Mother tries to expound on themes about matriarchal control, bad parenting and chaos theory (or something).
Bad things happen.
Rinse and repeat.
“Happy Mother’s Day, lol”
There, I just saved you two long, frustrating hours that you could have spent bathing the homeless. Mother’s Day’s main problem is that it doesn’t exactly have a plot, nor does it have any likeable characters – the victims back stab each other, and the main villains condone rape, so in the end, you’re confused with as to why the hell anyone would want to watch something like this.
Sure, it tries to put on the guise of suspense (only works when viewers have someone to root for) and tries to play off the violence as a vehicle for its “thematic pillars,” but in the end, it just winds up looking confused and messy and outright stupid. Long story short, the themes aren’t conveyed through violence – they’re simply an excuse.
So you cross your arms, feeling betrayed and pray to Xenu (or your god of choice – me, I only give it up for Xenu) that in the end, there’s some type of resolution. Anything will suffice, really.
You’d be better off praying for them to bring back Ally McBeal because the sad truth is that it’s just not gonna happen. After 120 minutes of self-indulgent circle jerkin’, you’re left with a sorry excuse of an ending, and zero payoff (spoiler alert hur dur)
Mother’s Day presents itself as an exercise in testing your genre mettle. It’s assumed that you’d watch it to see just how much mindless mayhem you can stomach.
In the end, though, it just comes off as a test of patience. It’s the type of movie that suffers from a special kind of profound stupidity – a movie that doesn’t really know how off-beat its delivery really is.
BUT WHO WOULD DO SUCH A THING? What kind of depraved individual would bring about such ruin to the expectant souls of innocent horror fans?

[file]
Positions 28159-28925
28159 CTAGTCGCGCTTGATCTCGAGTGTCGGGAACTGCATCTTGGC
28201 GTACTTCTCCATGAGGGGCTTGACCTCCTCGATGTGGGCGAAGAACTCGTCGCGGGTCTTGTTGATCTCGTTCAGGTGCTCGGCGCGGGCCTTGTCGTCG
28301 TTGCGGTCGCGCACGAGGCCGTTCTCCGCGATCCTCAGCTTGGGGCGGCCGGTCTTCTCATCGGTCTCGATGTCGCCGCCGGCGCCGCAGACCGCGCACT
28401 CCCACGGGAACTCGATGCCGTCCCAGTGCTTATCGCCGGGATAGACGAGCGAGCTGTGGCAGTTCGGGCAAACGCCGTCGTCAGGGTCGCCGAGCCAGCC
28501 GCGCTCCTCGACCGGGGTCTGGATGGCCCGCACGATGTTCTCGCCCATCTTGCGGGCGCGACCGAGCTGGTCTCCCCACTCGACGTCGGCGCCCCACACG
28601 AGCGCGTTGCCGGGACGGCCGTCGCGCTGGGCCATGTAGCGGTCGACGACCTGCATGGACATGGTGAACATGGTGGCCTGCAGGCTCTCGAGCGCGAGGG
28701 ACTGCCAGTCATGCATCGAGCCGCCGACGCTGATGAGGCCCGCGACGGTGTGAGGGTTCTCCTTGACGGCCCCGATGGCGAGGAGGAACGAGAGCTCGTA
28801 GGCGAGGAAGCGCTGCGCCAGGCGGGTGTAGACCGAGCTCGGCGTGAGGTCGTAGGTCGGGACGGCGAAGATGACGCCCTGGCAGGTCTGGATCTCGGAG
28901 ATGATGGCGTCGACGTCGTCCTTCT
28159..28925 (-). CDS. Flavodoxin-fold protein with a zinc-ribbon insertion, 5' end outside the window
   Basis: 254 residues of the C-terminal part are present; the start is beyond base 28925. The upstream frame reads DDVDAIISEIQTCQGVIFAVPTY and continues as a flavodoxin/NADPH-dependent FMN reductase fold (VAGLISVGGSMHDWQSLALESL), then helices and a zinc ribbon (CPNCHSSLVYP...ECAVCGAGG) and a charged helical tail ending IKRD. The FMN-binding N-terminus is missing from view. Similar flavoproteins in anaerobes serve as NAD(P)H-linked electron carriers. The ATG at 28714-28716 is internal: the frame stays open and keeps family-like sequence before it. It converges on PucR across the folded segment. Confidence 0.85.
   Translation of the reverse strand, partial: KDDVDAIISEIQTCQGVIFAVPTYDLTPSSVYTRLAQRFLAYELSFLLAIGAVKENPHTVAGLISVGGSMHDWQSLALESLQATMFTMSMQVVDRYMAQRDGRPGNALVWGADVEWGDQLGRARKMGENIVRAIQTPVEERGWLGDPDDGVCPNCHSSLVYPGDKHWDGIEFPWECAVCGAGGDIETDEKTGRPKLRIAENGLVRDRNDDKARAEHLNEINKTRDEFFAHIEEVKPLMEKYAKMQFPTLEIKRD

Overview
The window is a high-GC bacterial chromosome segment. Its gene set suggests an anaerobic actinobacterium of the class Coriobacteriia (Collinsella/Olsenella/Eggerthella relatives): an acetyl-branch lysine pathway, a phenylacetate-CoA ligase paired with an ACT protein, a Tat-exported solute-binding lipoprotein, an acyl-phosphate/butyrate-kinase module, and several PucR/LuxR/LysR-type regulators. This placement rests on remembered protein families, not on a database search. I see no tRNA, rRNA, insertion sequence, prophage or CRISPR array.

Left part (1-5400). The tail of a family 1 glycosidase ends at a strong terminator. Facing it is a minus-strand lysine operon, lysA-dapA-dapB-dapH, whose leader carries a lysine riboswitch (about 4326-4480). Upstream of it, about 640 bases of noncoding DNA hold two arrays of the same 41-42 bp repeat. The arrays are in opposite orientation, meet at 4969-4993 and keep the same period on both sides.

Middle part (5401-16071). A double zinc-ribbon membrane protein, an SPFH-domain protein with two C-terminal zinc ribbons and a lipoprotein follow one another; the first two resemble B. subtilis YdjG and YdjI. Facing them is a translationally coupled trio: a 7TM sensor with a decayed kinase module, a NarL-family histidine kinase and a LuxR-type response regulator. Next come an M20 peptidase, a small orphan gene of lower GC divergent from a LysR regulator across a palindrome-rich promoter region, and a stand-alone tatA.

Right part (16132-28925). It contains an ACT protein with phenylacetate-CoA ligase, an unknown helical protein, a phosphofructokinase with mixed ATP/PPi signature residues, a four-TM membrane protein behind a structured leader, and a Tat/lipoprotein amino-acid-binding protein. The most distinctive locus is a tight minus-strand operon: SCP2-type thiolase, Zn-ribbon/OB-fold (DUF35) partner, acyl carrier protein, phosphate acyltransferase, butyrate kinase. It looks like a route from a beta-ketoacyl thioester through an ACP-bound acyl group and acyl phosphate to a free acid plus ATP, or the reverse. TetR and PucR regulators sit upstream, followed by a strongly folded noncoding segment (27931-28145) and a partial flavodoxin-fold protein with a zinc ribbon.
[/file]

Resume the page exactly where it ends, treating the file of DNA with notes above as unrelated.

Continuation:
The axles turn, and the gears creak. You mull over this question, and the answer is both enlightening and infuriating.
“Directed by Darren Lynn Bousman – director of Saw II through IV.”
-The torture for the sake of torture.
-The sloppy presentation and structure.
-The kindergarten philosophical treatise.
In a moment of absolute clarity, it all suddenly makes sense…
It all serves to underline the cancer that’s consumed plenty of horror outings for the last six years; Quality does not matter. If it makes a person uncomfortable, people will pay to see it.
Well, the hell with that – directors shouldn’t treat their fans like a bunch of dumbass kids. A scary movie isn’t supposed to be the cinematic equivalent of that one boy who’d eat worms at recess, just because it grossed so many people out. Don’t get me wrong, Saw (the first) was a good idea, and was executed very well. The problem is that it became a franchise that churned out hollow imitations of itself every single year. Hey, whatever works, man.
Though, I don’t believe it’s a critic’s job to decide what a movie should be, it’s worth warning people when a movie comes off as awful. Film is a vast medium, and truth be told, the more the limits are pushed, the better.
Thing is, pushing limits for the sake of pushing limits leaves your movie feeling transparent. After all, isn’t a party more fun when you have something to celebrate?
Unless you want to really see De Mornay’s affable performance, try to go out of your way to skip this one. Torture fetishists might get a kick out of it, but only insofar as sitting through this film pretty much amounts to self-torture.
While watching a film, an audience reacts best when they feel like they’re really being reached – not molested.